Dog Ownership – Think Twice

At Pets Corner we have a motto – Think Twice. We encourage all prospective pet parents to take a moment and think twice before taking the plunge into pet ownership. Whether it is a little cute fluffy hamster or a pooch, buying or rescuing a pet is a big decision and should be thought through thoroughly.  For the sake of the animal, if you are not 100% sure that you or your family will be able to give a pet the attention, care and lifestyle they deserve, then please don’t buy one.

A new puppy or dog can make a fantastic pet. They have their own unique personalities and are famously loyal. If raised properly you’ll have a friend for life, and, more importantly a new member of the family! Buying and owning a puppy can bring many rewards into your life but caring for and playing with one can be very time consuming. It is important to ask yourself some questions and take the time to answer them honestly.

Is Your Home Suitable for a Puppy?

Your puppy needs space to move about, local exercise areas or parks, and secure safe areas for play. Consider your home and where you live – can you easily adapt to having a dog in the home? Will they have the space and exercise opportunities they deserve?

Are You Able to Spend Time with Your Puppy?

If you will be out of the house for long periods of time nearly every day, your pup may become lonely, bored, and mischievous. Dogs are sociable animals, and we would not recommend leaving them for more than 4 hours a day. Dogs also require daily exercise and play. Some dogs need much more than others and a dog that is properly exercised, is much better behaved and will be a happier healthier pup overall.

Can You Afford a Dog?

Not only will you have to set aside around £50 a month for food, treats etc, but there is also

bedding, training aids, flea and worm controls, monthly insurance costs, as well as kennel fees to account for throughout the year. Vet’s bills can easily exceed £100 in times of trouble, and even regular health checks and vaccinations soon add up. It is unlikely you will be able to meet all the care needs of a dog for less than £50 a month, so your household budget and spending abilities should be considered carefully before deciding to become a dog owner.  Remember our canine friends live a long time too, so you will need to be financially prepared for potentially 12+ years of care.

Which Breed or Type?

There are many considerations that should be taken into account before deciding on which breed is best for you. It is important before you go and buy/or rescue a puppy to think about the level of activity you are prepared to give your pup and the dog it will become. Some breeds and types of dog need more exercise than others and may have specific health needs to consider.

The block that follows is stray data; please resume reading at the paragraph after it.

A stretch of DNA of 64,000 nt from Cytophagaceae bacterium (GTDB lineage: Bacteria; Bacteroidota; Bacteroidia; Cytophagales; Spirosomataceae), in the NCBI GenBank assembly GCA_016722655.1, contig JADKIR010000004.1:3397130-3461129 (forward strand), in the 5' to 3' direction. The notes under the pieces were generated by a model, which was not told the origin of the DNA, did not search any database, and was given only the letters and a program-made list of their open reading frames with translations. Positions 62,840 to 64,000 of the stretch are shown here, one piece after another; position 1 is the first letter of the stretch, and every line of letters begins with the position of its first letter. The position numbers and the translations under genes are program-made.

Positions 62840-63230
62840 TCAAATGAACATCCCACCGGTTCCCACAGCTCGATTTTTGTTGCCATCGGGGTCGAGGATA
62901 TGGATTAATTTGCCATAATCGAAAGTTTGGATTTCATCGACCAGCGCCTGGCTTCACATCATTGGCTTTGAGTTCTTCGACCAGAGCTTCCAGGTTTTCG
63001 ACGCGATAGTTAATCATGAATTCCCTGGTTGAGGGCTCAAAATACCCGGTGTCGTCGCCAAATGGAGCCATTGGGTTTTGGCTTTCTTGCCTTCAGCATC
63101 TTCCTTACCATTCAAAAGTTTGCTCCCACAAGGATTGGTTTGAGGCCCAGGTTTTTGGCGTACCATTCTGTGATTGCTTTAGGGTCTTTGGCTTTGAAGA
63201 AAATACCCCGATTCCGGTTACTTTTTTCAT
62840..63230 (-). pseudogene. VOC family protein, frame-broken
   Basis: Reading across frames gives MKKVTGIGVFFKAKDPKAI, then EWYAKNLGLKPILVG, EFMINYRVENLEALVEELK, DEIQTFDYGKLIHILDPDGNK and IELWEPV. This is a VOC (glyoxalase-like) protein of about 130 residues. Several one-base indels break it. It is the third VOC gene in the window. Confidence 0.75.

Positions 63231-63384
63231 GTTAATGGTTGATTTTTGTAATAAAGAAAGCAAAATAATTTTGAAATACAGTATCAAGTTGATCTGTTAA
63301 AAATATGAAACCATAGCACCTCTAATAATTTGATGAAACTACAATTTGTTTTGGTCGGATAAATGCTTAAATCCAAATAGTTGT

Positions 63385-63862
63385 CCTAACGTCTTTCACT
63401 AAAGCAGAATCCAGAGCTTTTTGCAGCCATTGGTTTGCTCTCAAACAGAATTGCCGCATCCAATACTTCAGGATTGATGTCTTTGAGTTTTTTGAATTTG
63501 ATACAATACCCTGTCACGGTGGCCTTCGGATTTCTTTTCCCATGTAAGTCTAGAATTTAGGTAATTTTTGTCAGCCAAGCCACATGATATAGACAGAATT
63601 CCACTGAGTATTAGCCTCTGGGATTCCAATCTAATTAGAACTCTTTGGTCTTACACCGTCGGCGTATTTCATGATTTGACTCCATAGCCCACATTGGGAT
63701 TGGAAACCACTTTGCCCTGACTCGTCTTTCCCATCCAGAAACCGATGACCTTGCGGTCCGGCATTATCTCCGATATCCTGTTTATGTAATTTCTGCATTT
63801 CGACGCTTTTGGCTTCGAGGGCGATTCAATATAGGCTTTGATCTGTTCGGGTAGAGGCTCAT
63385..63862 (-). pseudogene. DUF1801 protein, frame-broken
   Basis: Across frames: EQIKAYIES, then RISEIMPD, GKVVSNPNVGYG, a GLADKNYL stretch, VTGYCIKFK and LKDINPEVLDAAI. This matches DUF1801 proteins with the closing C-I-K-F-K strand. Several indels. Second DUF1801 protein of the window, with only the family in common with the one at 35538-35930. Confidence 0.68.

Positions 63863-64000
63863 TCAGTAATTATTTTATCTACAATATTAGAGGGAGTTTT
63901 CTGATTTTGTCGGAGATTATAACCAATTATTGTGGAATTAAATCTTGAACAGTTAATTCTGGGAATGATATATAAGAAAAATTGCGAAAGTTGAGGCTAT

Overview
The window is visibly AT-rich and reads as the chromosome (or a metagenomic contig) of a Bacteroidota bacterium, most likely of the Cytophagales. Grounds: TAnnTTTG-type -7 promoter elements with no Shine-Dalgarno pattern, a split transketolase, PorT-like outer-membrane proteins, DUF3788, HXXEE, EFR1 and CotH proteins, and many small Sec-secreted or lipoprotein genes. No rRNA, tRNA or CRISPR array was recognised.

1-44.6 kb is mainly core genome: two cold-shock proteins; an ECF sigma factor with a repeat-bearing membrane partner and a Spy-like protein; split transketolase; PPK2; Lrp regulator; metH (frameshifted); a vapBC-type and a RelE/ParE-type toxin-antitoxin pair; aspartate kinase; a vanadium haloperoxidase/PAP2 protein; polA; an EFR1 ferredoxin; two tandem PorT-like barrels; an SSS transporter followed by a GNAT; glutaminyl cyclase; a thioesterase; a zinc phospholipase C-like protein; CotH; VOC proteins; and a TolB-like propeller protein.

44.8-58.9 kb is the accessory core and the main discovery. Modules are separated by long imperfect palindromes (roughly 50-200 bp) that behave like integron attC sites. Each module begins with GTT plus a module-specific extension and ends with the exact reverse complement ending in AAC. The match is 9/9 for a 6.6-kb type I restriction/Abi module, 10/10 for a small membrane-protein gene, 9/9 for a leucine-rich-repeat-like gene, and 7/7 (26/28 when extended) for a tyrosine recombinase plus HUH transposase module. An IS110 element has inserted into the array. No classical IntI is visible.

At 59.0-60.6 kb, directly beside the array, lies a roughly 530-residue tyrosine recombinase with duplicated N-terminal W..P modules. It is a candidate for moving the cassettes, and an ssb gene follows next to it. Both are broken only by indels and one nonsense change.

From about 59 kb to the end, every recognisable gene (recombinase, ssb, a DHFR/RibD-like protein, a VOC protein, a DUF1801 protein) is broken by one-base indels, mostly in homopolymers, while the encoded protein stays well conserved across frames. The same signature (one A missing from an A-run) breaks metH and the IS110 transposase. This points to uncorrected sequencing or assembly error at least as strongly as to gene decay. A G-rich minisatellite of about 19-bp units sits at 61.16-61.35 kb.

Research and Read Up

Research is the most important thing when deciding to get a puppy or a dog. You should investigate their personality traits, mental and physical exercise needs, coat types and needs, as well as the type of lifestyle your preferred breed of dog suits best before making a decision.

By researching and learning as much about the potential breed of dog/puppy you are looking to own will give you an overview of things to consider that are specific to that breed.

• Breed suitability – Do you have other smaller pets such as cats, rabbits, or hamsters? Then a sight hound is not for you, driven by instinct these breed types are often unsuitable to live in a home with other, smaller furrier pets.

• Grooming needs – Think about the type of coat the dog may have. Will it shed, will it require a lot of grooming, or will it require professional clipping and/or grooming? Some breeds require extensive home grooming every day AND regular professional grooms to keep their coats healthy and prevent matts.

• Health Needs – Find out about the health issues related to the breed you are interested in. For example, is this type of dog prone to skin disease or joint problems? This may impact your insurance options and premiums and potentially affect the food options and lifelong care considerations required.

• Family life – Investigate the types of dogs that are most suitable for your family life and situation. Do you have small children that could be easily knocked over by a large and exuberant puppy in training, perhaps a giant breed pup isn’t the best match?

If you decide that you have the time and ability to care for a new pet, Pets Corner are here to help you. Find out more here.